Traveling by Train in Croatia: A Complete Guide

Traveling by train in Croatia isn’t really the top choice of travel here, where the more popular choices are taking a bus or even a ferry. Also, since the Croatian train network is limited, there are many touristic destinations that can’t be reached by train.

Also, compared to traveling by bus, trains are much slower and the trains themselves are older and not as nice as you might want them to be. However, I am a fan of train travel and I still use it as a way to travel when I get the chance – especially since for longer distances, it’s a bit more comfortable than the bus.

In today’s article, we’ll learn about everything related to trains in Croatia and how to travel by train in the country if you prefer to do it this way.

The train network in Croatia is more developed in the continental part of the country where trains connect most of the major towns. In the southern parts of Croatia, the train network is pretty much limited, but you still have lines leading to the major attractions of the country.

IMPORTANT: Despite its popularity, Dubrovnik does not have a train station, so you can’t reach it by train. The closest station is some 100km away in a town called Ploce. However, you’re probably going to find better and easier ways to get to Dubrovnik by bus or even by flying.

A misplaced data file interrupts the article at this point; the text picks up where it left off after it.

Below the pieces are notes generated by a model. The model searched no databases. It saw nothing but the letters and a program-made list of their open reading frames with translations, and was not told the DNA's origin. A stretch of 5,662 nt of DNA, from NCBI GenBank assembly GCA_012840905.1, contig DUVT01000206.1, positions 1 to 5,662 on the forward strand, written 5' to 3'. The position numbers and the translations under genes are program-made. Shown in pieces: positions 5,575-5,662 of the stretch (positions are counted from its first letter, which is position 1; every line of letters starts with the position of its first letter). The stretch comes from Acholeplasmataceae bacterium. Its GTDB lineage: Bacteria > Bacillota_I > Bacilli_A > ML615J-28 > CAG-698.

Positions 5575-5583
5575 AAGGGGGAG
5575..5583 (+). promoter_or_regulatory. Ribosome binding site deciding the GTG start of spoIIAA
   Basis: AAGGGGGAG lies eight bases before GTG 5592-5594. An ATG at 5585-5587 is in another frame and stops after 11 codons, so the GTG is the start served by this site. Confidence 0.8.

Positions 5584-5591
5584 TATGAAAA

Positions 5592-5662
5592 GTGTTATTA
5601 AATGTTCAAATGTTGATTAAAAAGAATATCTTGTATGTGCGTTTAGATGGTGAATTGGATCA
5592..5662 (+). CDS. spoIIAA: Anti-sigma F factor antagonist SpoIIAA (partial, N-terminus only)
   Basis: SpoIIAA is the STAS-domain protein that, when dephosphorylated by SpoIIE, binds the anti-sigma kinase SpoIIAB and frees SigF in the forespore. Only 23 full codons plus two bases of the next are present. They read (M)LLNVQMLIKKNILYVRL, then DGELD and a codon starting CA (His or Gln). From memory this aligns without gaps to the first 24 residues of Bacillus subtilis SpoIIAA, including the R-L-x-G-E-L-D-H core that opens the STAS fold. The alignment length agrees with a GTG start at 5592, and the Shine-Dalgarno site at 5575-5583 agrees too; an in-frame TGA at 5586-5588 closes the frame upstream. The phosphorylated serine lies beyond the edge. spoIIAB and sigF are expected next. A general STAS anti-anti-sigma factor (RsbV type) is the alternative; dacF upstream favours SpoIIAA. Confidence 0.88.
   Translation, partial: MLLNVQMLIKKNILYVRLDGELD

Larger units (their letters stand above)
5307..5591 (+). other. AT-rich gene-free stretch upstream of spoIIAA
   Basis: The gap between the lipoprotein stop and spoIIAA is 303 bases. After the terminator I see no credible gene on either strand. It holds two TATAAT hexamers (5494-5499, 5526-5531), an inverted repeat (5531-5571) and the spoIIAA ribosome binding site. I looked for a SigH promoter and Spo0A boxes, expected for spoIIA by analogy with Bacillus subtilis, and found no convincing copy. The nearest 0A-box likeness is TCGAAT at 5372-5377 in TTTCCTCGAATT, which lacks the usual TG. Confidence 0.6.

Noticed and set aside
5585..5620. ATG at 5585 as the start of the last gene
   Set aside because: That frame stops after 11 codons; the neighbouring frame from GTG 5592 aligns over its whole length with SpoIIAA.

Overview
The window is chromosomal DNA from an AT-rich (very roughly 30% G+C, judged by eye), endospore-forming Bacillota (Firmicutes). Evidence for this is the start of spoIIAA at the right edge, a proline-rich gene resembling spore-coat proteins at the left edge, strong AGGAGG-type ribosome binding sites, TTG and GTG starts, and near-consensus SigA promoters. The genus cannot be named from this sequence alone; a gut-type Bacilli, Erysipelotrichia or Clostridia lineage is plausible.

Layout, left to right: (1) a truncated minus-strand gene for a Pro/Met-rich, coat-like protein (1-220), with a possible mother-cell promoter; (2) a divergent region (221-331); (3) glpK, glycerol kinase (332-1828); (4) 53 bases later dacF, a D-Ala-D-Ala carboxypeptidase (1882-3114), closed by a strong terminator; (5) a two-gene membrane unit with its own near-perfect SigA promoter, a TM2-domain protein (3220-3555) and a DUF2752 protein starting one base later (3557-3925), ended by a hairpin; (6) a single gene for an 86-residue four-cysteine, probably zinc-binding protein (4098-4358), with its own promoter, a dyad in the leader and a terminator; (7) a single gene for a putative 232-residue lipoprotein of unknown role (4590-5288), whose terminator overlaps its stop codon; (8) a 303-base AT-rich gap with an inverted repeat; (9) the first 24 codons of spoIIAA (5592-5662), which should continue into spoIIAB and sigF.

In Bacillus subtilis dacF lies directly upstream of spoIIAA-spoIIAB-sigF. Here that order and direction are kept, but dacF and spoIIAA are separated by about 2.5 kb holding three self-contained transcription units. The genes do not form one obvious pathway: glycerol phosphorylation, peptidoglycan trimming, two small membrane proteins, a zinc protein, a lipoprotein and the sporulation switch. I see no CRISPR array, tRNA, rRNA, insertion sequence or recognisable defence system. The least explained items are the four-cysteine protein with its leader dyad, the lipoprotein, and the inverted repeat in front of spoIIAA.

As you probably imagine, the main train hub in the country is Zagreb, with trains leaving from there to all popular and less popular destinations.

An interesting fact to note about trains in Croatia is that, since the buses have become more and more popular (as well as the faster means of transportation), trains have been reduced in numbers and you won’t have many connections available on most distances, no matter how popular they are.

So even though improvements made recently on the lines and the introduction of faster trains have reduced travel times in many instances by a ton, you will usually have no more than two trains traveling on a route. So plan your trip accordingly.

Trains in Croatia, Classes and Prices

In Croatia, local trains have improved a bit over the past several years, but I wouldn’t say that they are on-par with most Western-European trains. However, it’s not as bad as it used to be and you will generally feel comfortable when riding trains in Croatia.

Many trains still offer second class only, but the main train routes and the faster trains offer first class seats, as well as sleeping cars (as it is the case of the Zagreb to Zadar or Zagreb to Split trains).

Unless you’re trying to save a few kunas, first class is a must-book as compartments are more spacious with more comfortable seats. Also, prices for a first class ticket are still similar to second class prices in Western Europe or just a bit more expensive, so you’re really getting a nice bang for your buck here.

In terms of the trains themselves, you usually have to choose from slower trains, called passenger trains (putnicki) or faster trains like intercity (ICN) or Brzi (translated to “fast”).

Usually, the slower trains have 2nd class only and stop in more stations along the way, while the faster ones offer 1st class cars and have fewer stops. In most cases, unless there isn’t a fast train to your destination, it is better to get the Intercity or Brzi trains as they are not only faster, but also in a better shape.